David Mamet doesn't mince words. He doesn't in his writing (Al Capone in The Untouchables: "You get further with a kind word and a gun than you do with a kind word"). He doesn't in his dramatic writing MasterClass ("Godard said every movie has to have a beginning, middle, and end, but not necessarily in that order. And that's why French movies are so effing boring"). And he certainly didn't in his recent interview with No Film School, during which he told us, "Hollywood is a cross between a spa and a cesspool."
Mamet has authored dozens of award-winning plays and screenplays, including The Verdict, The Untouchables, Hannibal, and Glengarry Glen Ross, for which he won the Pulitzer Prize in 1984. He has also directed a number of his own screenplays, such as The Spanish Prisoner and House of Games, which won Best Film and Best Screenplay awards at the 1987 Venice Film Festival.
The founder of the Atlantic Theater Company is known for his distinctive style of dialogue, dubbed "Mamet Speak" and characterized by a cynical, caustic, street-smart edge. In a new online MasterClass (you can sign up here), Mamet outlines his pragmatic approach to dramatic writing. "Every scene should be able to answer three questions," he instructs. "Who wants what from whom? What happens if they don't get it? Why now?"
No Film School sat down with Mamet to discuss the content of his MasterClass, the do's and don'ts of a great screenplay, why Super Bowl commercials are great lessons in drama, and more. Stay tuned for a round-up of Mamet's best lessons and advice from his MasterClass on No Film School later this summer.
"You want to learn how to make a movie? Take your iPhone camera into the backyard and make a movie, for god's sake."
No Film School: What was the most important thing to communicate to film students about writing through this MasterClass?
David Mamet: Well, that's a good question. We all dramatize naturally. That's all gossip is—it's dramatizing. We take an event and rather than relating the police report of what actually happened, we unconsciously heighten those points which tend to illuminate our objective. An example is: Mary got off the bus and her skirt was so short, blah, blah, blah. And Joan said, "Bibbidi-bobbidi-boo." Well, maybe her skirt wasn't so short. Maybe the point was that Mary spends too much time shopping and she's too much interested in fashion.
Another example: "I spent four hours waiting to get on that plane." Well, probably you didn't spend four hours waiting to get on the plane; you just heightened the point of the story to a dramatic effect, which was that it was a wretched journey. We all do it naturally. When the audience suspends their disbelief when the lights go down, they are playing along with you. The audience is not there to say, "Wait a second! You probably didn't spend four hours." They get it. They're there to participate.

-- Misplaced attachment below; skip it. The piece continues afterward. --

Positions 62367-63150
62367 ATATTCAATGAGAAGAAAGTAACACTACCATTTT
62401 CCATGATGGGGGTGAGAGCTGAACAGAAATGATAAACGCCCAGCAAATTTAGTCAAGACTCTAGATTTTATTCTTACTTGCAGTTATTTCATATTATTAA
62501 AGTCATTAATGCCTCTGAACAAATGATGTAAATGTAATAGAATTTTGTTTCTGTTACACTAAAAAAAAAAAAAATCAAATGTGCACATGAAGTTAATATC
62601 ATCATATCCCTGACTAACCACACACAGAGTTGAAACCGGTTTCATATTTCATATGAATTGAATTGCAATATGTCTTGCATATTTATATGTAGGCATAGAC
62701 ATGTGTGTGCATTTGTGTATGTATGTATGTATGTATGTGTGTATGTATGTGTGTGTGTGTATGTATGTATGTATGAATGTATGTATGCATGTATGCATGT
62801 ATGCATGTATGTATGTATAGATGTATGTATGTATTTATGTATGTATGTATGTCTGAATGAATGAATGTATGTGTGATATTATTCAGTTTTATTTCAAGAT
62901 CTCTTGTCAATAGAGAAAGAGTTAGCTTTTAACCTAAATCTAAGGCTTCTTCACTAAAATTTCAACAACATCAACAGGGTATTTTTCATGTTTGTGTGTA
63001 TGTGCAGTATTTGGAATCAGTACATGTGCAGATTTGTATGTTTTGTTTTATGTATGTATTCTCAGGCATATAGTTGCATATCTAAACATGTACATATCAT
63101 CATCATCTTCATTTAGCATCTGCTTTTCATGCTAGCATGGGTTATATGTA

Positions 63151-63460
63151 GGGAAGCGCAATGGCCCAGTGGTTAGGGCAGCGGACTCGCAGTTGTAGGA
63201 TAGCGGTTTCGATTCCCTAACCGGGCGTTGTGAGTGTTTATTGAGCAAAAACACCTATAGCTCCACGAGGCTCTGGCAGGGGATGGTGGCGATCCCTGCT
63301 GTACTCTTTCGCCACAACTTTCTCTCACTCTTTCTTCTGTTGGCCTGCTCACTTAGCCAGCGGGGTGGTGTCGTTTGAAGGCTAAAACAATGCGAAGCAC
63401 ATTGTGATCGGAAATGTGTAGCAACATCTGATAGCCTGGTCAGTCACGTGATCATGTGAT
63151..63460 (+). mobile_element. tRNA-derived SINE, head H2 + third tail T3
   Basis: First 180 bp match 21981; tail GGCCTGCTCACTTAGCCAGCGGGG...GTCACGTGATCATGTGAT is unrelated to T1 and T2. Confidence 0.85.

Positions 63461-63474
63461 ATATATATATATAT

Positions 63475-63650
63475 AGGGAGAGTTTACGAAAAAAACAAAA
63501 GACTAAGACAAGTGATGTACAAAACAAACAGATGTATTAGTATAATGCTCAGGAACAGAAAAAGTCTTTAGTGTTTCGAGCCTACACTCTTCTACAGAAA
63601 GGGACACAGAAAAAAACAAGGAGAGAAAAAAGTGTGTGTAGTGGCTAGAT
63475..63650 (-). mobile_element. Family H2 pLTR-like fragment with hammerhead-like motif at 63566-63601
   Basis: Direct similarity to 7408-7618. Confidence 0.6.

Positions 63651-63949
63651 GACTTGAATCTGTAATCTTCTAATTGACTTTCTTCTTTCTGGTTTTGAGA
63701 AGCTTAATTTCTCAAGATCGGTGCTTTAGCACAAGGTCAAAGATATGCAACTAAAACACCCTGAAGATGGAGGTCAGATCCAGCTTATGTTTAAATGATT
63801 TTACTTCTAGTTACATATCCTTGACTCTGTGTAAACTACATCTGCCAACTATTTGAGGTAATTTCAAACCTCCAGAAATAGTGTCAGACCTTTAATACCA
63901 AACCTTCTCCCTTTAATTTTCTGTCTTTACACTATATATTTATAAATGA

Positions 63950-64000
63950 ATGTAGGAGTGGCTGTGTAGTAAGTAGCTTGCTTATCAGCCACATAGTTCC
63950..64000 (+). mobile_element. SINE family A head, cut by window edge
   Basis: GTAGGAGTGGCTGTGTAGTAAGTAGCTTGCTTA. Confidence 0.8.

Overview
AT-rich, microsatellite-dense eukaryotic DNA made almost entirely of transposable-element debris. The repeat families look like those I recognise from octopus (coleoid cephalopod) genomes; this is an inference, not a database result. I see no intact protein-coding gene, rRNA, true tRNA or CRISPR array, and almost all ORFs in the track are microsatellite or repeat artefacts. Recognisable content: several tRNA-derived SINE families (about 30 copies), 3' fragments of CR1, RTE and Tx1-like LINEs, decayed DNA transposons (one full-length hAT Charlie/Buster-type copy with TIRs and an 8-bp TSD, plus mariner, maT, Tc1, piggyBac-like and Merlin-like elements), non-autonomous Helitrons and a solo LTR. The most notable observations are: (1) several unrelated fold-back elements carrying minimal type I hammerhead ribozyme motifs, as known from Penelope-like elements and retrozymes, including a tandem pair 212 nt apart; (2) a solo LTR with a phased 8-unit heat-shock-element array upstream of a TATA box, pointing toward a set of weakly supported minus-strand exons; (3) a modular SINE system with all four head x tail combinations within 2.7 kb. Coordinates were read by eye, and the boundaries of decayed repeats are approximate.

So the real task of learning how to write drama is learning how the audience thinks. And the only way to do that is in front of an audience.
'Hannibal' (2001)Credit: Metro-Goldwyn-Mayer
NFS: What's the best way to find out if your screenplay works within the audience contract?
Mamet: Well, I would shoot the damn thing! And show it to people. Doing a reading around a table proves nothing. It's an absolute waste of time. In fact, having been involved in the movie business for many years, any time the director or actor says they want to do a reading around a table, you know what that means? It means they're never gonna make the movie. Nobody ever comes away from a reading around a table and says, "My god, this is great!" What the reading around the table proves is that it's not very interesting. Because it's not very interesting to read a screenplay.
If somebody wants to make the movie, reading a screenplay fires their imagination. They say, "Oh my god, I see just how this rocket's gonna work," or exactly how she's gonna look when she looks across at him. You don't get any of that when you do a reading around a table. So the only way you can find out if screenplay works is to shoot it and [play] it front of an audience.
NFS: In your MasterClass, you said that you should be able to write a screenplay effectively without dialogue. What are some tricks to mastering film's visual language so that you can communicate sans dialogue?
Mamet: A movie is a juxtaposition of images. We don't need dialogue in a movie. Never. How do we know? Because when we're on the airplane, we're looking across at the other guy in the next seat watching a movie and we get fascinated. We can't hear the dialogue. So what good is dialogue? Not very much good at all.
"If it can't be shot and it can't be spoken, don't write it in your screenplay."
If you look at the greatest film drama coming out of the United States, it's the Super Bowl commercials. I mean, some of them are only 10 seconds or 30 seconds long. But they tell a magnificent story and they tell it in a way that the ending is surprising and inevitable, and we sigh or we cry or we laugh. They're all told in pictures. The men and women who are making Super Bowl commercials are great dramatists because they understand the process. It's a juxtaposition of images. And if you can do it for 30 seconds, you can do it for an hour and a half. You just gotta keep doing it.
'Glengarry Glen Ross' (1992), written by David MametCredit: New Line Cinema
NFS: What are some ways you can write that visual technique on paper?
Mamet: Here's the best thing I can suggest: if it can't be shot and it can't be spoken, don't write it in your screenplay. This is an actual test that everybody can do right now.